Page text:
- They are NOT intended to give people a reason ONLY to work on the #1 priority. Not every resource allocation decision is an either/or. Usually we should be saying “We can work on #1 AND #2 AND #3.”
- They ARE to be used, when push comes to shove, and EITHER/OR decisions needs to be made. “We can EITHER do #2 OR #3.” . . . in which case the choice is very clear, and can be made at the worker level without the delay of seeking guidance from the over-worked manager.
- They MUST drive behavior.
- They MUST be reviewed, reset and communicated periodically . . . so they are not perceived to be out of date.
- They MUST be easily accessible to everyone who is impactecd by the work – ideally on an intranet site, or better yet, as the screen saver on everyone’s computer!!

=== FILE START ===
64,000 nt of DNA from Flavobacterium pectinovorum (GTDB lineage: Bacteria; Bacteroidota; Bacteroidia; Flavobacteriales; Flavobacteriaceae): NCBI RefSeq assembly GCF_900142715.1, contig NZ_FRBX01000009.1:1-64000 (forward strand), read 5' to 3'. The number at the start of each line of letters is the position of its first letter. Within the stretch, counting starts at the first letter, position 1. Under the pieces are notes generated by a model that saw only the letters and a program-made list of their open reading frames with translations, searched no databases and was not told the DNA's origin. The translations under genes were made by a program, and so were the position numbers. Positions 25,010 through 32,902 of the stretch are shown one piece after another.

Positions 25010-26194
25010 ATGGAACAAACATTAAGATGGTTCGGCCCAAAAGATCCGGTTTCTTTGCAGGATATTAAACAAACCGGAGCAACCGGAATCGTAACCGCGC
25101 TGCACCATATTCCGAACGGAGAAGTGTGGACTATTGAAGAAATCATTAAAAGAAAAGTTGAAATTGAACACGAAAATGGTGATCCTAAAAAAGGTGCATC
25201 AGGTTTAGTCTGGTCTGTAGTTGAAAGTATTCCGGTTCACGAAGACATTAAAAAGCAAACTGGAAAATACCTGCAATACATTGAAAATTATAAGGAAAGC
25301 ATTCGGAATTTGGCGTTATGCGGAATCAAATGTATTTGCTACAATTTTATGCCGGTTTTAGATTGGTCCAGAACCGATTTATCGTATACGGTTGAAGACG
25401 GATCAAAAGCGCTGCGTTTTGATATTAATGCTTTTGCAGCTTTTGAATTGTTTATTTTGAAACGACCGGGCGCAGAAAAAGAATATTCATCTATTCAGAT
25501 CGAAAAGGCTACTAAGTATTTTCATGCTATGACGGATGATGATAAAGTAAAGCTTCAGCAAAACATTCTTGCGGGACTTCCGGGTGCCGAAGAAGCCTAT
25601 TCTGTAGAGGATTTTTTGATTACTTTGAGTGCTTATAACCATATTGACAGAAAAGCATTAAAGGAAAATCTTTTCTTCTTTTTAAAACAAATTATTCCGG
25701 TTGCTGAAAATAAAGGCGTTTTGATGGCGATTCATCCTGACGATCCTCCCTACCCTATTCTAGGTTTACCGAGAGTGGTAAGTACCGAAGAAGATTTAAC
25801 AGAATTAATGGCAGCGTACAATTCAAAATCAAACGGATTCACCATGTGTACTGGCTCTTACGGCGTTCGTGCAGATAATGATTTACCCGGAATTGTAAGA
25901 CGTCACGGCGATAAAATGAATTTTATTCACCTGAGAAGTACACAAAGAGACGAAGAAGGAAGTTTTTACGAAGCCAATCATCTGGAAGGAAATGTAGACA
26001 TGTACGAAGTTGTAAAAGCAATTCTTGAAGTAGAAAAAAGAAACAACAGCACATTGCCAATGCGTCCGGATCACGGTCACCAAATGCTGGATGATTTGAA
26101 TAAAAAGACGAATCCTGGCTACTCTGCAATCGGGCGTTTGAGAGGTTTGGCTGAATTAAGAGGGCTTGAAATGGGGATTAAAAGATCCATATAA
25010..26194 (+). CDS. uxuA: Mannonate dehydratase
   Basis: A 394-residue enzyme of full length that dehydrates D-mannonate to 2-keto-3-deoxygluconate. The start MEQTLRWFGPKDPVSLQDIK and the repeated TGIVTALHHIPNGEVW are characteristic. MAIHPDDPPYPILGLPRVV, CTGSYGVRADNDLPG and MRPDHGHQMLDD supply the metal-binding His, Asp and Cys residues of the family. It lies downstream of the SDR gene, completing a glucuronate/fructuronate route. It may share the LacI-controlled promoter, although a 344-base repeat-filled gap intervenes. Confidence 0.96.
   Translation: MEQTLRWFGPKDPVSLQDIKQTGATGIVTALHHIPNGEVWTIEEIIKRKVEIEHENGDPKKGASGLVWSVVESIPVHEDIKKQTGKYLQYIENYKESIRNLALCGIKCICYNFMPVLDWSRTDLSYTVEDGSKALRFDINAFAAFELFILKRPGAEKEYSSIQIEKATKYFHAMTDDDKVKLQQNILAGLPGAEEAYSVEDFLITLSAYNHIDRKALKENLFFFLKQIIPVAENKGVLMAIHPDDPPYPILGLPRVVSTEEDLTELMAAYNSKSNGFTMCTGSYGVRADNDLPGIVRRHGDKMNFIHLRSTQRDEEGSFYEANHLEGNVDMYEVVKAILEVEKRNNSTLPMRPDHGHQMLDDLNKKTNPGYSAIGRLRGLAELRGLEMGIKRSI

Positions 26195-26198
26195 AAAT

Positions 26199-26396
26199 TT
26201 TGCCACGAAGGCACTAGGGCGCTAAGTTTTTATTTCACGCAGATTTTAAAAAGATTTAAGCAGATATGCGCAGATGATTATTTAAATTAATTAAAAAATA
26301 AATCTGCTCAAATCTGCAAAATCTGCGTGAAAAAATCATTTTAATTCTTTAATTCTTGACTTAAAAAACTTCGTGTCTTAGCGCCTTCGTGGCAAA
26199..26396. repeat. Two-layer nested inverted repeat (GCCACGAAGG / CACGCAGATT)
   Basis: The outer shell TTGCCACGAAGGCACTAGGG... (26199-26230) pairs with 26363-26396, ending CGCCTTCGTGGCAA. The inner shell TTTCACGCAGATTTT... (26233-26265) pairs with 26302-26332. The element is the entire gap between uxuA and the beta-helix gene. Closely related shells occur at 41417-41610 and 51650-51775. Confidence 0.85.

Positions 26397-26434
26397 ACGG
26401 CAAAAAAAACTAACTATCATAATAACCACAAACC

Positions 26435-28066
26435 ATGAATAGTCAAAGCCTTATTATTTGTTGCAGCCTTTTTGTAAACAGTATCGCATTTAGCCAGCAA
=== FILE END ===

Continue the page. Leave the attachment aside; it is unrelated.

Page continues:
In a previous post long ago I urged setting priorities even though everything SEEMS to be #1. Why don’t people set priorities? I think it’s because they don’t understand how to use them properly and fear they will result in critical work being back-burned forever. Not so – priority lists actually INCREASE the amount of work that gets done, as much as doubling it due to reduced waste from constantly jumping from task to task.
The purpose and use of priority lists if you want them to be effective:
Setting priorities is one of the most clarifying things that a leader can do for an organization. You may find, as one of my clients did, that managers have little to do once they are not constantly reassigning resources to address what appears to be a constantly shifting urgent focus and sorting out disagreements over which fire to fight next. Grow a backbone and set them, or if you are on the receiving end, insist on clear priorities while you shovel against the tide!